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Vajrayāna is usually translated as Diamond Vehicle or Thunderbolt Vehicle, referring to the Vajra, a mythical weapon which is also used as a ritual implement.Founded by Indian Mahāsiddhas, Vajrayāna subscribes to the literature known as the Buddhist Tantras.As explained by the Tantric commentator Lilavajra, this "intrinsic secret (behind) diverse manifestation" is the utmost secret and aim of Tantra.According to Alex Wayman this "Buddha embryo" (tathāgatagarbha) is a "non-dual, self-originated Wisdom (jnana), an effortless fount of good qualities" that resides in the mindstream but is "obscured by discursive thought." Another fundamental theory of Tantric practice is that of transformation.The Mañjusrimulakalpa, which later came to be classified under Kriyatantra, states that mantras taught in the Shaiva, Garuda and Vaishnava tantras will be effective if applied by Buddhists since they were all taught originally by Manjushri.According to Alexis Sanderson, the Vajrayana Yogini-tantras draw extensively from Shaiva Bhairava tantras classified as Vidyapitha.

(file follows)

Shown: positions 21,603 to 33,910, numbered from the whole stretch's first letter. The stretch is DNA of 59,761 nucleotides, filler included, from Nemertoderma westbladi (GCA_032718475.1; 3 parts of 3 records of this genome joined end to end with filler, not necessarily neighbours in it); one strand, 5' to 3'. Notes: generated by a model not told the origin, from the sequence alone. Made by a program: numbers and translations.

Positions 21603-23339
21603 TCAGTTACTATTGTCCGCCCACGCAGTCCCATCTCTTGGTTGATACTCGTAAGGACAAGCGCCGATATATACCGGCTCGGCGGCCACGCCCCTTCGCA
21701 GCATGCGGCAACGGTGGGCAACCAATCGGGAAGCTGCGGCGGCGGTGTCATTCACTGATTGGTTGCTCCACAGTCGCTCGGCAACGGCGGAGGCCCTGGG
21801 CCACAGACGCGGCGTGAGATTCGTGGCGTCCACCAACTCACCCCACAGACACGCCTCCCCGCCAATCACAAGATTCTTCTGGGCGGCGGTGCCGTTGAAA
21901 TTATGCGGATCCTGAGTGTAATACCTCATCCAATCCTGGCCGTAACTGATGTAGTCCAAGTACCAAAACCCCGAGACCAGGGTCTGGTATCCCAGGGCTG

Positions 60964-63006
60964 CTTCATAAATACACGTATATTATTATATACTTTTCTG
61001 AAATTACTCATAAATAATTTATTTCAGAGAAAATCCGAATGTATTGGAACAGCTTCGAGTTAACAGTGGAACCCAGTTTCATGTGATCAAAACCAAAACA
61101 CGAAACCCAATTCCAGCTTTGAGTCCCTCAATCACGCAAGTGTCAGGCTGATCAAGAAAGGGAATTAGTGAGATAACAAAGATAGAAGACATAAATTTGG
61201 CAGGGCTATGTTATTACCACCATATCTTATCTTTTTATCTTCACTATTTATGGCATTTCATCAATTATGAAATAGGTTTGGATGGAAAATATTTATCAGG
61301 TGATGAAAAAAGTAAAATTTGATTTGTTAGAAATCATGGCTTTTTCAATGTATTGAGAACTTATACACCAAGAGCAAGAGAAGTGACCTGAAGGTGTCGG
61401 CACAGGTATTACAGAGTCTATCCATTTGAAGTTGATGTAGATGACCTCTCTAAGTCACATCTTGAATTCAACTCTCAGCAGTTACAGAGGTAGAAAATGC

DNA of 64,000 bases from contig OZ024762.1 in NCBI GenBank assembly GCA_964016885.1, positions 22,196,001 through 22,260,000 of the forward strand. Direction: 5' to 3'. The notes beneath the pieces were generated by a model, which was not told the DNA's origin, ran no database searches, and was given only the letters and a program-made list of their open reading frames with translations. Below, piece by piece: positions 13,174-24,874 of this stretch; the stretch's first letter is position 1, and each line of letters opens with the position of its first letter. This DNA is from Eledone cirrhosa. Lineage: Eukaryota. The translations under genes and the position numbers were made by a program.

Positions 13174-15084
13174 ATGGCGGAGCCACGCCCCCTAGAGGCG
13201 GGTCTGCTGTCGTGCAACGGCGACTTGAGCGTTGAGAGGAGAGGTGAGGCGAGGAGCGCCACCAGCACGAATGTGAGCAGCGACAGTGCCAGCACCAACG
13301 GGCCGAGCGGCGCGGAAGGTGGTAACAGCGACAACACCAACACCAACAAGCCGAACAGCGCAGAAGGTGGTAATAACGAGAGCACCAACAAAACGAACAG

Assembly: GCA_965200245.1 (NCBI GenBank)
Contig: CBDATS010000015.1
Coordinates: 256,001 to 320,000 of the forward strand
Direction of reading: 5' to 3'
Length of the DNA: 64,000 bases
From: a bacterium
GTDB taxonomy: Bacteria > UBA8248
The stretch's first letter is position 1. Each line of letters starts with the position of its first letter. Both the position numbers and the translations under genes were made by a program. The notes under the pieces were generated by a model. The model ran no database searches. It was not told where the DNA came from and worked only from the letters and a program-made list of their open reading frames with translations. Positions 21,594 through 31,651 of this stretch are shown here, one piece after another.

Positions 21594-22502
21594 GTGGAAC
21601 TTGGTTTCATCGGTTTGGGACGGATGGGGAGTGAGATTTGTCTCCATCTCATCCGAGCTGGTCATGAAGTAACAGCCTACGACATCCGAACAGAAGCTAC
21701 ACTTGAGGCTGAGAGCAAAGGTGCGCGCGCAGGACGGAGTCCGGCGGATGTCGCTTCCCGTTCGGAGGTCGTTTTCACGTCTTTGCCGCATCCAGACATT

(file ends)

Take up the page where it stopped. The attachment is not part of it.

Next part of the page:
CE), and used methods that were radically different than those used in Buddhist monasteries including living in forests and caves and practiced meditation in charnel grounds similar to those practiced by Shaiva Kapalika ascetics.The importance of the theory of emptiness is central to the Tantric view and practice.Buddhist emptiness sees the world as being fluid, without an ontological foundation or inherent existence but ultimately a fabric of constructions.These yogic circles came together in tantric feasts (ganachakra) often in sacred sites (pitha) and places (ksetra) which included dancing, singing, sex rites and the ingestion of taboo substances like alcohol, urine, meat, etc.It is interesting to note that at least two of the Mahasiddhas given in the Buddhist literature are actually names for Shaiva Nath saints (Gorakshanath and Matsyendranath) who practiced Hatha Yoga.
It includes practices that make use of mantras, dharanis, mudras, mandalas and the visualization of deities and Buddhas.